Guest post: Review of the Moving Anthropology Student Network conference
What is it like being at a conference with anthropology students from many different countries? Daren Williams from Macquarie University in Sydney has written a review for antropologi.info about the 6th conference of the Moving Anthropology Student Network (Masn) in Sela pri Osilnici, a village at the Croatian - Slovenian border.
The students had much fun and the conference was very well organized by the MASN-team in Slovenia, he writes. And “anthropologists were much better looking than I expected". But he had expected more and better discussions after the presentations and more participants from the UK and France.
An anthropology conference that gets results: Masn Slovenia 2008
By Daren Williams, Macquarie University, Sydney
Back in July I stumbled across a brief reference to an anthropology conference in Slovenia. A quick google search later and I found the website of the 6th conference of the Moving Anthropology Student Network (Masn). I was sufficiently impressed by the idea: a network of motivated students; and a grass-roots forum to discuss anthropological ideas. The conference was to be held over 5 days in a small town on the border of Slovenia and Croatia. I booked my ticket.
A month later, I made my way from Italy to Slovenia by train and bus. The last bus was provided by the Masn Slovenia Team, since our final destination was obscure, to say the least (population 327). Upon arrival at the hotel, each participant was checked-in to their room and provided with a conference pack. The pack included the conference schedule, clipboard, notepad and the usual things, but what impressed me most was the inclusion of a tourist guide pack – with maps and event guides for Slovenia and the capital Ljubljana!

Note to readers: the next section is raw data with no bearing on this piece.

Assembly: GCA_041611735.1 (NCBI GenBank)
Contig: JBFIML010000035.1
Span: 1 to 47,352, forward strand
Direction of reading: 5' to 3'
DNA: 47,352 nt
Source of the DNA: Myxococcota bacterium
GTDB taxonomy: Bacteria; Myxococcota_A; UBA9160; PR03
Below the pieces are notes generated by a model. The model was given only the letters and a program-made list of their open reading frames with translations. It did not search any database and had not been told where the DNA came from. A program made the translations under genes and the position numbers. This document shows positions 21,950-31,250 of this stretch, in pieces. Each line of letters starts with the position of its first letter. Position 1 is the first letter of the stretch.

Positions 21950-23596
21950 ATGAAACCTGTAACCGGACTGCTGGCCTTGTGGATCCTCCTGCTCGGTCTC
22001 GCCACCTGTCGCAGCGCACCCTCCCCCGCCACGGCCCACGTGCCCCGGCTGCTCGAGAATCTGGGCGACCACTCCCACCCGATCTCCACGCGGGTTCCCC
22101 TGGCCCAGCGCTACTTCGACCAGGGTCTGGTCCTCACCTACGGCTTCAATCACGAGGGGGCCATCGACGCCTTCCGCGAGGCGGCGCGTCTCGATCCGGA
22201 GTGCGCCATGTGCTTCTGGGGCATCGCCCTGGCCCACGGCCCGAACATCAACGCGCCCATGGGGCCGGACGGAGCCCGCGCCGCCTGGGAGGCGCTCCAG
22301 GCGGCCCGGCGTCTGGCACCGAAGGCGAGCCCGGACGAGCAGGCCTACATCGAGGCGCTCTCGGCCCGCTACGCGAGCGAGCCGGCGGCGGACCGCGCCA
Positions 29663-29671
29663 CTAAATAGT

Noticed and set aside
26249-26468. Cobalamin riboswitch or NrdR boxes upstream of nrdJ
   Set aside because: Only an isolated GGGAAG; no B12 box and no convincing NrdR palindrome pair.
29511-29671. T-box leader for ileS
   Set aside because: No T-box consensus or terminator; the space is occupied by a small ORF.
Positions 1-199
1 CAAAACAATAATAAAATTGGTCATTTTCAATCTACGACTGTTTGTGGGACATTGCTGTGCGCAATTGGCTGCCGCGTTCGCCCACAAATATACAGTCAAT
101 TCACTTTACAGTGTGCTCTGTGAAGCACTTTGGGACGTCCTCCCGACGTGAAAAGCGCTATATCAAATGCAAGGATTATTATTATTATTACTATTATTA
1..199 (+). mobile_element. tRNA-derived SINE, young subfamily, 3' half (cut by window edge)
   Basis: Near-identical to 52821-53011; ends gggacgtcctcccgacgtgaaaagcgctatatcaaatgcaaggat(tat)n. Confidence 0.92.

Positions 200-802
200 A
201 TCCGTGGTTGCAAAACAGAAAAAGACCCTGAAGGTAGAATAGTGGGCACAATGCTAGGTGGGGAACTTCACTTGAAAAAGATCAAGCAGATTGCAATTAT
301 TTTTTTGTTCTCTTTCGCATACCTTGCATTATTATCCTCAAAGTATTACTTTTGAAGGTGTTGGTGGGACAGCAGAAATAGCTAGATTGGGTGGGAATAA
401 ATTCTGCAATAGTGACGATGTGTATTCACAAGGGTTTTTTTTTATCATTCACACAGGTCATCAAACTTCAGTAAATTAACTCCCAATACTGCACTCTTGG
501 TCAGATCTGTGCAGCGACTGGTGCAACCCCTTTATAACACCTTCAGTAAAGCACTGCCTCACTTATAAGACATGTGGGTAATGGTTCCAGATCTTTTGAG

Conference facilities, accommodation, and food were all included in the participation fee of €80 (I understand that the fee was so affordable due to the Masn Slovenia Team’s excellent job of securing sponsorships from local government and non-government organisations). Needless to say, I was highly impressed with the preparation and foresight of the organising committee!
The days were filled with formal presentations and workshops, whilst the nights gave us an opportunity to socialise.
The first three days were straight to business: presentations and workshops. We attended three presentations each morning. Due to the location of the conference and the conference topic of “Boundaries, Borders and Frontiers”, most of the field work data focused on eastern Europe. However, there were also well-conceived ethnographic material from field work in Nicaragua, Malaysia, and South Africa.
I noticed two things about these morning sessions: firstly, this conference was a great opportunity for students and young scholars to present their work to colleagues, and secondly, the discussion afterwards was mostly uncritical or altogether absent. I see the two points as interrelated, both in a good and a bad way.